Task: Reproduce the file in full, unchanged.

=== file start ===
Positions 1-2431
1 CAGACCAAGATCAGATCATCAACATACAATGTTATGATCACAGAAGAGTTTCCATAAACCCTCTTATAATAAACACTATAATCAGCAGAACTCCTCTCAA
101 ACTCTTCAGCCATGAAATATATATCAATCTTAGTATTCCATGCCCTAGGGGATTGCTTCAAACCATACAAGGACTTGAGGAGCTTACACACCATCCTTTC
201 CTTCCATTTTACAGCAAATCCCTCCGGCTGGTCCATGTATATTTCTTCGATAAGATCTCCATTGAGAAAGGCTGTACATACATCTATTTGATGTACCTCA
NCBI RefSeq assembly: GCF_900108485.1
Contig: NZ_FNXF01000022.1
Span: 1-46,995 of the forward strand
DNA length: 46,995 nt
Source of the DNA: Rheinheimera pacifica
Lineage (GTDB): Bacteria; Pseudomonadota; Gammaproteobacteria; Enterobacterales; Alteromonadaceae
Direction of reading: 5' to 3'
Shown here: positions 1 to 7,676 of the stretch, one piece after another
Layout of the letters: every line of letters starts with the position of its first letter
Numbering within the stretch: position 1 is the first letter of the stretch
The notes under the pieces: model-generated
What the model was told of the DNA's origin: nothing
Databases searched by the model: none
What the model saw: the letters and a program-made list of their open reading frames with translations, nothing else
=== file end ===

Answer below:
Positions 1-2431
1 CAGACCAAGATCAGATCATCAACATACAATGTTATGATCACAGAAGAGTTTCCATAAACCCTCTTATAATAAACACTATAATCAGCAGAACTCCTCTCAA
101 ACTCTTCAGCCATGAAATATATATCAATCTTAGTATTCCATGCCCTAGGGGATTGCTTCAAACCATACAAGGACTTGAGGAGCTTACACACCATCCTTTC
201 CTTCCATTTTACAGCAAATCCCTCCGGCTGGTCCATGTATATTTCTTCGATAAGATCTCCATTGAGAAAGGCTGTACATACATCTATTTGATGTACCTCA
NCBI RefSeq assembly: GCF_900108485.1
Contig: NZ_FNXF01000022.1
Span: 1-46,995 of the forward strand
DNA length: 46,995 nt
Source of the DNA: Rheinheimera pacifica
Lineage (GTDB): Bacteria; Pseudomonadota; Gammaproteobacteria; Enterobacterales; Alteromonadaceae
Direction of reading: 5' to 3'
Shown here: positions 1 to 7,676 of the stretch, one piece after another
Layout of the letters: every line of letters starts with the position of its first letter
Numbering within the stretch: position 1 is the first letter of the stretch
The notes under the pieces: model-generated
What the model was told of the DNA's origin: nothing
Databases searched by the model: none
What the model saw: the letters and a program-made list of their open reading frames with translations, nothing else